Dr. Colleen O’Leary-Kelley had the opportunity to meet with Congresswoman Zoe Lofgren, District 19, Oct. 21, 2019 in her Washington D.C. office. Dr. O’Leary was attending the American Association of Colleges of Nursing Academic Leadership meeting with a colleague in Washington DC and was able to schedule an appointment with Congresswoman Lofgren to discuss issues relating to nursing education and research. “She is the representative for the San Jose area and welcomed us for a brief visit,” says Dr. O’Leary. “She is a strong supporter of San Jose State University.”
In recognition of her diligent work to eliminate the stigma of mental illness and to improve access to effective mental health treatment around the world, Momentum for Mental Health presented Dr. Meekyung Han, professor, School of Social Works, the “Shining Stars Award of Excellence” at the 22nd annual Shining Stars Benefit event, which recognizes “extraordinary people and organizations doing extraordinary things in the name of advancing mental health services and reducing the stigma that prevents so many from seeking recovery services.” The event was held on October 4th, 2019 at the Rotary Summit Center in San Jose.
At this event, Dr. Han also received the City of San Jose Commendation from the mayor of San Jose, Sam Liccardo. and his colleagues on the San Jose City Council, which recognizes and commends Dr. Han’s professional achievements and contributions.
Dr. Meekyung Han’s primary research interests focus on mental health issues, the general wellbeing of Asian Americans, and the enhancement of culturally sensitive practices among ethnic minority populations. She has established a strong research agenda with which she secured multiple external and internal grants and significantly engaged in interdisciplinary research with faculty, community-based agencies, and international scholars.
When delivering her speech at the podium, Dr. Han emphasized the importance of advancing mental health services and reducing the stigma as a community by stating that “tonight, we are here to reaffirm our commitment to working together to combat stigma and enhance the quality of life of those with mental health conditions…. With this encouragement, I am more determined than ever to continue advocating for stigma reduction; to enhance, advance, disseminate, and transform research addressing social issues that include mental health disparity; and to foster and promote a more diverse, equitable, and just society.”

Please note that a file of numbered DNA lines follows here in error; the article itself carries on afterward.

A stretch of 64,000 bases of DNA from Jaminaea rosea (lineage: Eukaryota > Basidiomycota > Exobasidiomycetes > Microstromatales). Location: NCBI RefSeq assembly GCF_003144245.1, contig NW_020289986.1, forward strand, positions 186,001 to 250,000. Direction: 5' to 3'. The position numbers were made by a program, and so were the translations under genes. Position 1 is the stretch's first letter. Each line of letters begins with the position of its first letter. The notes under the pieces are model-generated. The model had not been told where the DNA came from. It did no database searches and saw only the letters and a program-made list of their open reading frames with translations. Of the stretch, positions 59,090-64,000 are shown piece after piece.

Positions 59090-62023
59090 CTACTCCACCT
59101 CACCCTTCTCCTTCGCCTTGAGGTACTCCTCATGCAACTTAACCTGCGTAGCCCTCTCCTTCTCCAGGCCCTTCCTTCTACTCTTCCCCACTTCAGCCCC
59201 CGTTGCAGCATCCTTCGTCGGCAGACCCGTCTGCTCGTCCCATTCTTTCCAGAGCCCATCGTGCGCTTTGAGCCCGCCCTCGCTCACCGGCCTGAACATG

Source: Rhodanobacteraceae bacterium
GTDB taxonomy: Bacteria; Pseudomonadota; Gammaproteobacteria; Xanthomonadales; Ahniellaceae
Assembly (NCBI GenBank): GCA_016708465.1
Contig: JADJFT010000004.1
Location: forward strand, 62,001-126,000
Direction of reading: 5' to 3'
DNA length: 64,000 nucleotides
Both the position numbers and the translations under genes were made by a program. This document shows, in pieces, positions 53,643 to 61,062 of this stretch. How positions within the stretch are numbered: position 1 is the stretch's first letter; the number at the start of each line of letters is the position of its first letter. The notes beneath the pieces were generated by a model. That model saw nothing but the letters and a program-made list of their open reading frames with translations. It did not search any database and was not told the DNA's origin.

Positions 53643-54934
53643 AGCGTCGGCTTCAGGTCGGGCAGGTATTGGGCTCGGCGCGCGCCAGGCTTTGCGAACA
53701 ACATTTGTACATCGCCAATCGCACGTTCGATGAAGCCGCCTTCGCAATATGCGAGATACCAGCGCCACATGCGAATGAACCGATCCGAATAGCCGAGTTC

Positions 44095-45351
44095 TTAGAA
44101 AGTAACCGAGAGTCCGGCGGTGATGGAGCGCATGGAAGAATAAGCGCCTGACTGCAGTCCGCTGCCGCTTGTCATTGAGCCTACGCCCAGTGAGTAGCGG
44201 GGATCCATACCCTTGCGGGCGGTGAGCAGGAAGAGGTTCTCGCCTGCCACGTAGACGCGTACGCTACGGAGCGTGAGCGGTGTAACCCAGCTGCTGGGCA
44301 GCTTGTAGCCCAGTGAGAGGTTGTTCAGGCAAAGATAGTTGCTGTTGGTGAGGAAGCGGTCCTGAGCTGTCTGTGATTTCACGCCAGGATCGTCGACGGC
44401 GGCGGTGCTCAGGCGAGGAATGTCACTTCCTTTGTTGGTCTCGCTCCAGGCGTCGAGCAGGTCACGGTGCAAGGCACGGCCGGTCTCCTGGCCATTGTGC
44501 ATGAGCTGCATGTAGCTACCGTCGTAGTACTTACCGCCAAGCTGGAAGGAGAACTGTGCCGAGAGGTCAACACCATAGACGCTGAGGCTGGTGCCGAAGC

This award is evidence of Dr. Han’s passion for and commitment to expanding her professional and academic contribution to the behavioral health field through research and collaboration with domestic and international partners.
Congratulations Dr. Han on your fine work in the behavioral health field!
Congratulations to Mari Matsumura, master’s student in public health as a recipient of a Graduate Equity Fellowship (GEF) award for the academic year 2019-2020.
The graduate equity fellowship is a need-based scholarship awarded by the university to a diverse group of students. The scholarship encourages and assists people to successfully complete the program. “One great feature of the award is the faculty mentorship. “With Dr. Michael Harvey’s mentorship, I feel more confident to successfully finish the program and start a career in public health after graduating,” says Ms. Matsumura.
Separate from the fellowship, Mari has been participating in a research project related to the topic of opioid use disorder in the United States with Dr. Harvey. Mari and Dr. Harvey will be presenting a poster for the research at the upcoming American Public Health Association conference.
Congratulations to Wilson Yuan, assistant professor, Justice Studies, who was awarded a significant grant from the National Institute of Justice. He submitted the grant with time and support of the University Grants Academy.
Dr. Yuan and his research team propose a mixed-methods, city-wide victimization study focused on criminal victimization across Hispanic and Asian subgroups. The goals of this study are to: (1) identify patterns of criminal victimization across first-, second-, and third-generations of immigrants, (2) identify patterns of criminal victimization across Hispanic and Asian subgroups; (3) identify correlates of crime reporting among immigrants; (4) identify whether perceptions of immigration policies among immigrants are associated with responses to crime and victimization; (5) examine how neighborhood immigration concentration levels are associated with criminal victimization; (6) explore how immigrants view the threat of victimization for themselves and their local community; and (7) explore how victims of crime who are legal and illegal residents cope with victimization and utilize different resources (e.g., police, courts, and community organizations).
Dr. Yuan and his research team plan to address these aims in three ways. They will conduct a cross-sectional survey of local residents’ victimization experiences, in-depth interviews with both legal and illegal local residents, and focus groups with police officers, victim services providers, and members of community organizations.